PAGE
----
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Data Gathering

Chapter Introduction


The main goals of the chapter are to accomplish the following:

  • Discuss how to plan and run successful data gathering sessions.

  • Enable you to plan and run an interview.

  • Enable you to design a simple questionnaire.

  • Enable you to plan and carry out an observation.


Data is everywhere. Indeed, it is common to hear people say that we are drowning in data because there is so much of it. So, what is data? Data can be numbers, words, measurements, descriptions, comments, photos, sketches, films, videos, or almost anything that is useful for understanding a particular design, stakeholders’ goals, and people’s behavior. Data can be quantitative or qualitative. For example, the time it takes someone to find information on a web page and the number of clicks to get to the information are forms of quantitative data. What someone says about the web page is a form of qualitative data. But what does it mean to collect these and other kinds of data? What techniques can be used, and how useful and reliable is the data that is collected?

This chapter presents some techniques for data gathering that are commonly used in interaction design activities. In particular, data gathering is a central part of discovering requirements and evaluation. Within the requirements activity, data gathering is conducted to collect enough information so that design can proceed. Within evaluation, data gathering captures participants’ reactions and their performance with a system or prototype. All of the techniques discussed in this chapter can be used with little to no programming or technical skills. Techniques for managing huge amounts of data, such as those for scraping large volumes of data from online activities, like Twitter posts and the implications of their use, are discussed in Chapter 10, “Data at Scale and Ethical Concerns.”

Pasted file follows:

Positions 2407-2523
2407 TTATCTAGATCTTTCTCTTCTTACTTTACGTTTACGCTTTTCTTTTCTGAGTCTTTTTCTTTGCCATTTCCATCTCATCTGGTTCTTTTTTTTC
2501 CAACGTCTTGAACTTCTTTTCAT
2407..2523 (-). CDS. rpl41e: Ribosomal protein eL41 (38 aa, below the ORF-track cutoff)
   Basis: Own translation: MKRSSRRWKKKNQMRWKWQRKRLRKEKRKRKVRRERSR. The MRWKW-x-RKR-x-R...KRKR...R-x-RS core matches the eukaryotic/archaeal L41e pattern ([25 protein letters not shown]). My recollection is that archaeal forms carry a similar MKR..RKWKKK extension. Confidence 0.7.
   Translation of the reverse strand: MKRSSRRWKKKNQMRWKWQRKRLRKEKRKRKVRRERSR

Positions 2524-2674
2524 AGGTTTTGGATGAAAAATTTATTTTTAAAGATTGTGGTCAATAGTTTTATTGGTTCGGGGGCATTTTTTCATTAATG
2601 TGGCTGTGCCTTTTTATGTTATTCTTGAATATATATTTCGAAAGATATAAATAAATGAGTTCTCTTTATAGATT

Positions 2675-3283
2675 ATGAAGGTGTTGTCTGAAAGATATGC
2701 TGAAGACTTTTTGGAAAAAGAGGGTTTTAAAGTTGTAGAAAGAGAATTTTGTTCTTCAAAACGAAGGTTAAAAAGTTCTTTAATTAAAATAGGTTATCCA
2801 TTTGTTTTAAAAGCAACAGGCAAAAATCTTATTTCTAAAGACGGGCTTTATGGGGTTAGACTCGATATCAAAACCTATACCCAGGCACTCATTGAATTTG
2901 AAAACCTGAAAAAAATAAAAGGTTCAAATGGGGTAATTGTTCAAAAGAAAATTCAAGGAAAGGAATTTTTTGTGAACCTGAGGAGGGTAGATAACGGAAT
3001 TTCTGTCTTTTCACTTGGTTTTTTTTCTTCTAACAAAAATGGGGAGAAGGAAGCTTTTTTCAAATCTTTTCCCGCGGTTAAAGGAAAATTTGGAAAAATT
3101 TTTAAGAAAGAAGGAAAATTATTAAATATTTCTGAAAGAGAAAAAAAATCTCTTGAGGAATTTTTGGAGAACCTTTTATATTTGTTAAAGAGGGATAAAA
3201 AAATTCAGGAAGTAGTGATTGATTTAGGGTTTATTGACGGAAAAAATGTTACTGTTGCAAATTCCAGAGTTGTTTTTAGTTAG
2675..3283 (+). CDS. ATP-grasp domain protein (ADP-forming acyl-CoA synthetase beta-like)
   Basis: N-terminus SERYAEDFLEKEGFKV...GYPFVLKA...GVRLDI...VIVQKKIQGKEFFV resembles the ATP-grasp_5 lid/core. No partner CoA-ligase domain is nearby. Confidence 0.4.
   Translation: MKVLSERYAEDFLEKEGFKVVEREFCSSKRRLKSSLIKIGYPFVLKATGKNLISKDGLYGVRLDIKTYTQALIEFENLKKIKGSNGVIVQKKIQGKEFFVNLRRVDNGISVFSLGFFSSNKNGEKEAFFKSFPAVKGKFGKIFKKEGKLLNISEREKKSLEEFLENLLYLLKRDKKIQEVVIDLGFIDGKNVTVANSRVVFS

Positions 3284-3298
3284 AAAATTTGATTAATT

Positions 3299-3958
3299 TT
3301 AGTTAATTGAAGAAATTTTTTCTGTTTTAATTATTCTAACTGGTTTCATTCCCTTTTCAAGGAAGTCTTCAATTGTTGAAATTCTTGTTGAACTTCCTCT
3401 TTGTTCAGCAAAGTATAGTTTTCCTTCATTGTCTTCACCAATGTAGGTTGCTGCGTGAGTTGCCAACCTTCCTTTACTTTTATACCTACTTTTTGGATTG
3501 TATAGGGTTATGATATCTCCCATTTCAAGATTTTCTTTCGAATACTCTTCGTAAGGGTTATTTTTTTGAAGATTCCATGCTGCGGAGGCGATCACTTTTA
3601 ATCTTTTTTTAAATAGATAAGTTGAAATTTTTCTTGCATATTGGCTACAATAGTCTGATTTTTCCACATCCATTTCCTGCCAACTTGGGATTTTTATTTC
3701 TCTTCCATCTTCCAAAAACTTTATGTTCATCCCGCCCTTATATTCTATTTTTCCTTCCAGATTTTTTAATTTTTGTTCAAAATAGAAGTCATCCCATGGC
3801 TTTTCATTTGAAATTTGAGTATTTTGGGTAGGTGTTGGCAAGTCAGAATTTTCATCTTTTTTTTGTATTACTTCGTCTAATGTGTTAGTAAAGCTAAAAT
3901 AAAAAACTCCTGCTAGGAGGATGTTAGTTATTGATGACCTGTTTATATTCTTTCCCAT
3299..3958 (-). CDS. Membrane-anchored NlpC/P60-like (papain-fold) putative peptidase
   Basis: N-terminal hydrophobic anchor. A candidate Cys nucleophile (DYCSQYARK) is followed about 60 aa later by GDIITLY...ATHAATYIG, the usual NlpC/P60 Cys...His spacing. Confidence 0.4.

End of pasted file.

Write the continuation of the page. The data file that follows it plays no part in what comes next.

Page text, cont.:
Three main techniques for gathering data are introduced in this chapter: interviews, questionnaires, and observation. The next chapter discusses how to analyze and interpret the data collected. Interviews involve an interviewer asking one or more interviewees a set of questions, which may be highly structured or unstructured. Interviews are usually synchronous and are often face-to-face, but they can be conducted asynchronously, e.g. via email or chat, and are commonly conducted remotely. Questionnaires are a series of questions designed to be answered asynchronously, that is, without the presence of the investigator. These questionnaires may be online or paper-based. Observation may be direct or indirect. Direct observation involves observing participants’ activities as they happen. Indirect observation involves making a record of the participant's activity as it happens, to be studied at a later date. All three techniques may be used to collect qualitative or quantitative data.

Although this is a small set of basic techniques, they are flexible and can be combined and extended in many ways. Indeed, it is important not to focus on just one data gathering technique, if possible, but to use them in combination so as to avoid biases that are inherent in any one approach.

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